Kevin owes his life to paramedic's new skill
IF IT wasn't for the quick thinking of Tammy Vandommele and Kate Chapman, Kevin Creek would be dead.
The 74-year-old had a major heart attack when he was home alone on his property about an hour-and-a-half west of Springsure.
Mr Creek suffers from a type of rheumatoid arthritis, and when pain persisted down his arms and chest, he thought "geez, that's not my arthritis” and called for help.
Mrs Vandolmmele, a Springsure paramedic, arrived with her volunteer driver Mrs Chapman and quickly snapped into action.
Mrs Vandommele recently received the necessary training to deal with the situation. Thrombolysis is a treatment - now mandatory for all regional advanced care paramedics - that uses medications to break up and dissolve blood clots that are blocking veins or arteries.
"When you have a heart attack you get a clot and that blocks the flow of blood to the heart,” Mrs Vandommele said.
"We've upskilled and we've been given the medication, the drugs to basically blow the clot and that helps the blood flow to go through again.”
After gaining approval to carry out the procedure, Mrs Vandommele said she "came back (to the patient) and thrombolysed, we blew that clot apart”.
"While that clot is there, your heart isn't getting the oxygen it needs,” she said.
"If the heart doesn't get oxygen then it will die off and that's why it is so important to get that blood flowing again so quickly and blast that clot.
"As drastic as it sounds, if we didn't have that (thrombolysis), Kevin would be dead.”
It was the first time Mrs Vandommele has needed to put the procedure into practice "and hopefully the last”.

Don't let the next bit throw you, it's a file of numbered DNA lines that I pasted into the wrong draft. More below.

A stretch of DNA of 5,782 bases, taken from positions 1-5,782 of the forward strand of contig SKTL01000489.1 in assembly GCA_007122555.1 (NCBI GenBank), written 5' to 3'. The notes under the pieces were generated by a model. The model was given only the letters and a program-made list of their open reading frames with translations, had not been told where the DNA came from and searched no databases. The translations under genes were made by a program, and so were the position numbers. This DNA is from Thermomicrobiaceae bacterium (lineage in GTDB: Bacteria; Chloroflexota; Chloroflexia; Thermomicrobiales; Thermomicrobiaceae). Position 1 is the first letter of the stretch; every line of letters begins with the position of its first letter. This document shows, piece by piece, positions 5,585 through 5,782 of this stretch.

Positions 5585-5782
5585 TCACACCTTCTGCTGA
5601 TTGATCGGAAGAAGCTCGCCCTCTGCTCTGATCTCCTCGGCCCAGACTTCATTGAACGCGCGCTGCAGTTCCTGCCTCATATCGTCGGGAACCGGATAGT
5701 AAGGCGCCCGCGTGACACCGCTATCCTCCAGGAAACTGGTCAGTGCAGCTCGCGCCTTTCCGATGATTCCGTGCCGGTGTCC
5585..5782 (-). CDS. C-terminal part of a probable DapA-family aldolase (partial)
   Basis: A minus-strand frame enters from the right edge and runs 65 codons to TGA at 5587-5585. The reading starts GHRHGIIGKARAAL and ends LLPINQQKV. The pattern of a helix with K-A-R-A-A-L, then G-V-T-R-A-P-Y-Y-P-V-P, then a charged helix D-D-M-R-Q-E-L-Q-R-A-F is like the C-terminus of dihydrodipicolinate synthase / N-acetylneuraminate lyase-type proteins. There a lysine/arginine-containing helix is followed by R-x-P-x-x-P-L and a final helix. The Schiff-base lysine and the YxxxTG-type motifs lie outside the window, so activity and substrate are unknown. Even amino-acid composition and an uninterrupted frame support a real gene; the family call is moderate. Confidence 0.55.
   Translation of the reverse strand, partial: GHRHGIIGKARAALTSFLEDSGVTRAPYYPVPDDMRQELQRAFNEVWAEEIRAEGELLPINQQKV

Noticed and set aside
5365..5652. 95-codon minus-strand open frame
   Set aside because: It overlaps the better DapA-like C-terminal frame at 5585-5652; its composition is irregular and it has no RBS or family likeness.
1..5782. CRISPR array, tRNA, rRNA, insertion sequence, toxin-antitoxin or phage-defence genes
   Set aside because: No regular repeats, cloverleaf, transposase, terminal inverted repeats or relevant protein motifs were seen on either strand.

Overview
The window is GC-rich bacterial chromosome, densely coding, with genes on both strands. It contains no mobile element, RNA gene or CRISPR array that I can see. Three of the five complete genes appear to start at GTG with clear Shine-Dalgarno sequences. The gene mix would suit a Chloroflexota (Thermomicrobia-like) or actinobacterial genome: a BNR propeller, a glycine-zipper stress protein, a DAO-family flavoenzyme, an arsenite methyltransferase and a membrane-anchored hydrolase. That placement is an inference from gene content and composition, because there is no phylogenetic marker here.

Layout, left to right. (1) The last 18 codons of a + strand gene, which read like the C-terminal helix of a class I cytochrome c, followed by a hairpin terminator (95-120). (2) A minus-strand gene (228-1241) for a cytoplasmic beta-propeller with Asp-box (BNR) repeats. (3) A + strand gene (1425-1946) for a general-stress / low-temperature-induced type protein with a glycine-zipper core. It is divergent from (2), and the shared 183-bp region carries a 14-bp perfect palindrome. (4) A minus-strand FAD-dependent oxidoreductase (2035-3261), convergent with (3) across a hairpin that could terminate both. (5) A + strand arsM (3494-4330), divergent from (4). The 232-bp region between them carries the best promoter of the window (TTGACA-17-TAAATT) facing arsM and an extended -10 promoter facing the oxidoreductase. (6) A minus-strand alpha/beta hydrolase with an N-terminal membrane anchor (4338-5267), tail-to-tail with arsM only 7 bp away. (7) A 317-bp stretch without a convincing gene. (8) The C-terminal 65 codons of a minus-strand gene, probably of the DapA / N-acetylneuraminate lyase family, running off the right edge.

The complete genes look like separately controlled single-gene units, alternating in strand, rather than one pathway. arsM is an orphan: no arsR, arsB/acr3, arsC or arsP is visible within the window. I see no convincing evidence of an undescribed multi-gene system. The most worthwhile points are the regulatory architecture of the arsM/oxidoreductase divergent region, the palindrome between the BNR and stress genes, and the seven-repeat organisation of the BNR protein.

"I've delivered babies and I was still more nervous about this job, I think because it is such a new skill for us,” she said.
"I didn't want to do it by myself, so thankfully Kate was there for me.”
Outcome of a long life battle
THE Creek family's life-long medical fight has had a tangible benefit, saving the life of Kevin Creek.
In 1955, Norman Creek (Kevin's older brother) was born with a heart problem.
Norman had an abnormally shaped heart, a hole in the heart as big as a 20 cent coin - the largest found in Australia at the time - his veins to the heart were hooked up the wrong way. He was selected as one of the heart research subjects for Australia at the Royal Children's Hospital Melbourne.
In 1961, Norman's first operation was a break-through in Australian medicine, when blood started to flow through the tubes between his heart and lungs, leaving doctors clapping and cheering with glee.
The Creek family became the number one family in heart research with the Royal Children's Hospital, Melbourne.
Following his major heart attack, Kevin Creek was transferred to the Sunshine Coast, where he received multitudes of gratitude for his families contribution.
"There were people everywhere who know who you are and what you've done - it just goes from mouth to mouth,” he said.
"People really appreciate what was done.”
Paramedic Tammy Vandommele helped save Kevin's life and said she believes what goes around comes around.
"With all the heart research, and all your family contributing to the heart research, its made hospitals up-skill, its made paramedics up-skill, so it has all contributed and come back round,” she said.
Mr Creek is has now fully recovered from what should have been fatal and is back home on his Central Highland property, Runaway.
Although doctors are not certain on what brought the heart attack on, Mr Creek said he is "feeling really good actually”.